Coelogyne pulverula (still known to many as C. dayana) is one of the warmer growing species in the Tomentosae section of the genus. Allied to other similar species, such as C. rochussenii and C. tomentosa (formerly C. massangeana), it comes from similar areas (Java, Malaysia and Thailand). It grows easily and quickly in warm conditions, but tends to be absent from many collections because it does not flower until it has reached a large size. This doesn’t seem to be connected to the size of the pseudobulbs so much as to the overall size of the clump. The pseudobulbs are around 20cm tall, and you can add another 50cm for the leaves. Mine is quite a hefty plant for one that has only now just reached flowering size in a 20cm pot, which it completely fills, both on the surface with pseudobulbs, and inside with roots. It is, however, a species well suited to basket culture due to both its size and its pendulous inflorescences, but I will have to look very hard to find a transparent container large enough to accommodate it. When the plant blooms, the inflorescences arise from new, very young growth, and the flowers will likely be open before the leaves have really begun to emerge. The inflorescences grow to around 1m long and hang vertically downward, bearing 30 or more flowers which open simultaneously.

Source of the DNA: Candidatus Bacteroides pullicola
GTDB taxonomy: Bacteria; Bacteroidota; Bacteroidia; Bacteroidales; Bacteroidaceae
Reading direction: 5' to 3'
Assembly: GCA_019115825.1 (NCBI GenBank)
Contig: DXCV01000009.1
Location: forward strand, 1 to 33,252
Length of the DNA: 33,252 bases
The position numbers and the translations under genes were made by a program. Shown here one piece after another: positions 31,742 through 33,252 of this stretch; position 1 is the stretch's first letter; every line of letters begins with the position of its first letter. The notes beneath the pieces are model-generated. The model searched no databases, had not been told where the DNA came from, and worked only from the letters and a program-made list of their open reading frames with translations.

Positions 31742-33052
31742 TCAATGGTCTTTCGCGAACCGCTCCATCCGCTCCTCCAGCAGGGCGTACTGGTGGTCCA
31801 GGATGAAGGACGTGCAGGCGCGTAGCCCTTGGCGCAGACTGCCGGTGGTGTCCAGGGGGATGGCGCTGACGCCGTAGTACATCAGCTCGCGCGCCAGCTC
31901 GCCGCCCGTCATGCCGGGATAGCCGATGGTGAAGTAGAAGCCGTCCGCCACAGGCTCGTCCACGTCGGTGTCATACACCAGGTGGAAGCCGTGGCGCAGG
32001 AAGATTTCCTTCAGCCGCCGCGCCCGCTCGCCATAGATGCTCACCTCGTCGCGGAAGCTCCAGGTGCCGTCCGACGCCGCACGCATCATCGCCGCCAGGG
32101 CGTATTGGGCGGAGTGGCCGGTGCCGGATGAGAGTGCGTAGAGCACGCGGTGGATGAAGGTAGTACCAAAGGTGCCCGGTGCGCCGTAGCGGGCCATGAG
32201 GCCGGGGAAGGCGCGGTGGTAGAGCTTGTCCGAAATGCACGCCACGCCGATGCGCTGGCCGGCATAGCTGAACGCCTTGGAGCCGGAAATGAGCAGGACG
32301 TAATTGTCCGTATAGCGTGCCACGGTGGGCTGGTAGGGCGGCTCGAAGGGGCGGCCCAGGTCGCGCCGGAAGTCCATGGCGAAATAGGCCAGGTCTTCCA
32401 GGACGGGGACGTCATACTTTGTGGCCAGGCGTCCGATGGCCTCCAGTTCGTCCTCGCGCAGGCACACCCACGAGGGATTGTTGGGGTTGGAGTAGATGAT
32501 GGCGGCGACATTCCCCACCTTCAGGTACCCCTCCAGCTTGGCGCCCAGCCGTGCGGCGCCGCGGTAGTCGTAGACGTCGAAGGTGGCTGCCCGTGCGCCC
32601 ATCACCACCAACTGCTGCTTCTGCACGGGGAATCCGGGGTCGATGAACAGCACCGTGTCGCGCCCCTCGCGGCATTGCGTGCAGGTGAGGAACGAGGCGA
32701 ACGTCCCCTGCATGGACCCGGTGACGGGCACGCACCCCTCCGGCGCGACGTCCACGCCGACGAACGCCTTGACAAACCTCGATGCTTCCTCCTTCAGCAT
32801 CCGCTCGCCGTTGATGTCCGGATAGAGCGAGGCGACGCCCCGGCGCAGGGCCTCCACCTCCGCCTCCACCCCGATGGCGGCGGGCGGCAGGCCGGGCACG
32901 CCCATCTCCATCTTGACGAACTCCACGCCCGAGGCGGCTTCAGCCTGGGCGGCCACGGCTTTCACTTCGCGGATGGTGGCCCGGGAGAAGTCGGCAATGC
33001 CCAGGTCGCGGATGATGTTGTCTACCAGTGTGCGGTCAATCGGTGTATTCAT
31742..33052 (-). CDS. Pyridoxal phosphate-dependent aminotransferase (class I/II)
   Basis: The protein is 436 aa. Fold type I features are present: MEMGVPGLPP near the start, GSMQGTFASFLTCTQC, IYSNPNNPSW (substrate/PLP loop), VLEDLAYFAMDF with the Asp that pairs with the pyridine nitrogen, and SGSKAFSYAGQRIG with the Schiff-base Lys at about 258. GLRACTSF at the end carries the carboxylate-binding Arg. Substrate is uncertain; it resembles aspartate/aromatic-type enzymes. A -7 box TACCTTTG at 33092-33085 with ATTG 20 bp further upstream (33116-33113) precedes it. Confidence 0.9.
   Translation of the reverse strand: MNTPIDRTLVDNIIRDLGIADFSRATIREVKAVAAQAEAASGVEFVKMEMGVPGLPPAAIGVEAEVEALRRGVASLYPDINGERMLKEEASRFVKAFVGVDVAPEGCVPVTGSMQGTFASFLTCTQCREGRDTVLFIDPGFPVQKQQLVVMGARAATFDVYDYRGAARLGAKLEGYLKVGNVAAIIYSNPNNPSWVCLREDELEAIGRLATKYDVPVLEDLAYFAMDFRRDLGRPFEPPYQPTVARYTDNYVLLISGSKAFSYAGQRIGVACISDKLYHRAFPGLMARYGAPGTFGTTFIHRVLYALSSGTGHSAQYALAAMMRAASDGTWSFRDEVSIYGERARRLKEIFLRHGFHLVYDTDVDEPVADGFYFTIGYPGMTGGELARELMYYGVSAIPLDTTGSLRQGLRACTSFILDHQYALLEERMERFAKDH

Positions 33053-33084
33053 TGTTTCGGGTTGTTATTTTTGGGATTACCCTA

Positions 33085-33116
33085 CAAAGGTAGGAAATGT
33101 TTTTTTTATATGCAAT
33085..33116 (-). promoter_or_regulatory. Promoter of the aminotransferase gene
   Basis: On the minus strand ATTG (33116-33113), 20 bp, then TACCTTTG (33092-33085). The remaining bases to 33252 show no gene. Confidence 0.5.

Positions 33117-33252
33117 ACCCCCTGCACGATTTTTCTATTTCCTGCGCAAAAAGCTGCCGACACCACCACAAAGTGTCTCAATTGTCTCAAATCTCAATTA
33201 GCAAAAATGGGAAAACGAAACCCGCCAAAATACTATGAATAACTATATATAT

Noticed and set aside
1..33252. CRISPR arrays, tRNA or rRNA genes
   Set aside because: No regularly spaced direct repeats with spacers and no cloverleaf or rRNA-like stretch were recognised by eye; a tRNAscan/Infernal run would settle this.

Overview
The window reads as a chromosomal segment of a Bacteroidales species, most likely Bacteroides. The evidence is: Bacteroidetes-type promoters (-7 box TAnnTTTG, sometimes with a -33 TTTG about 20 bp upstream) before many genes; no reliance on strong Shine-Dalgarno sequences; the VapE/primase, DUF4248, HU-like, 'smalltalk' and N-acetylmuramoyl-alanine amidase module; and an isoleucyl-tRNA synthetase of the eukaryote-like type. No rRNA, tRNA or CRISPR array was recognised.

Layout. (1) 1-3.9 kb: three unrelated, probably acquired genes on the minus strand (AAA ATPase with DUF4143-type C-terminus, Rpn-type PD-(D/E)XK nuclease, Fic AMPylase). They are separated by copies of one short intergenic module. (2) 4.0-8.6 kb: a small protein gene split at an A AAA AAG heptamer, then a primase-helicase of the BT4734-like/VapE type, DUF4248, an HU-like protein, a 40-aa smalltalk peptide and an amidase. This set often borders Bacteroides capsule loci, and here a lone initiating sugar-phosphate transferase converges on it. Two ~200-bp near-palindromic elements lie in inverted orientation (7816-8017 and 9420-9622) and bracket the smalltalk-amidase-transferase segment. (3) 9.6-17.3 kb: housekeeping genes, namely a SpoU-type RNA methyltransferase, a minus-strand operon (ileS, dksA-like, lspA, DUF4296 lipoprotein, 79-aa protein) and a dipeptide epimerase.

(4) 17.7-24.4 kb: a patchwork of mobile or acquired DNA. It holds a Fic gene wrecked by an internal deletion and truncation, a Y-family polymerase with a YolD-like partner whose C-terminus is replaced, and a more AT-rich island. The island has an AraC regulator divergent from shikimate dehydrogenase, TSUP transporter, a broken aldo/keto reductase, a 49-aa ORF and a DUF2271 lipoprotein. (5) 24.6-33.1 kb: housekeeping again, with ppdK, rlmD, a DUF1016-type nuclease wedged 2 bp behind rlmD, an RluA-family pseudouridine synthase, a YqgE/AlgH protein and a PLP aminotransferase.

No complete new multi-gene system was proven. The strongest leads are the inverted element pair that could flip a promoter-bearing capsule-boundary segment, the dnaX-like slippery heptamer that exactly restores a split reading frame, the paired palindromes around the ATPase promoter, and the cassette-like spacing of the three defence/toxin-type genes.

I recently acquired another specimen of this plant which was bought from the same nursery (though a few years earlier) by a friend, and it is interesting to see how plants of the same species from the same nursery behave under different growers’ conditions. My plant, grown under artificial light with warm temperatures all year round, grows very upright with quite tall, slender pseudobulbs. My second plant, grown under natural light and slightly cooler temperatures all year round by my friend has broader leaves that spread out much further, presumably as a means of collecting extra light during the darker times of year. They are also a much darker green colour. The pseudobulbs are shorter and fatter (the overall volume being more or less the same).
The flowers are around 3cm wide and spaced evenly in two ranks on the inflorescence. They are a pale buff colour, with chestnut-brown markings on the lip. Not inspiring as individuals, they nonetheless give an impressive show on a 1m-long spike. This species produces its flowers all at the same time, resulting in a curtain of flowers on mature, well grown specimens, and this is where this species has the advantage over C. tomentosa which will flower at a younger age and at a smaller size, but here, flowers are produced intermittently throughout the year and therefore, don’t make such a big impact.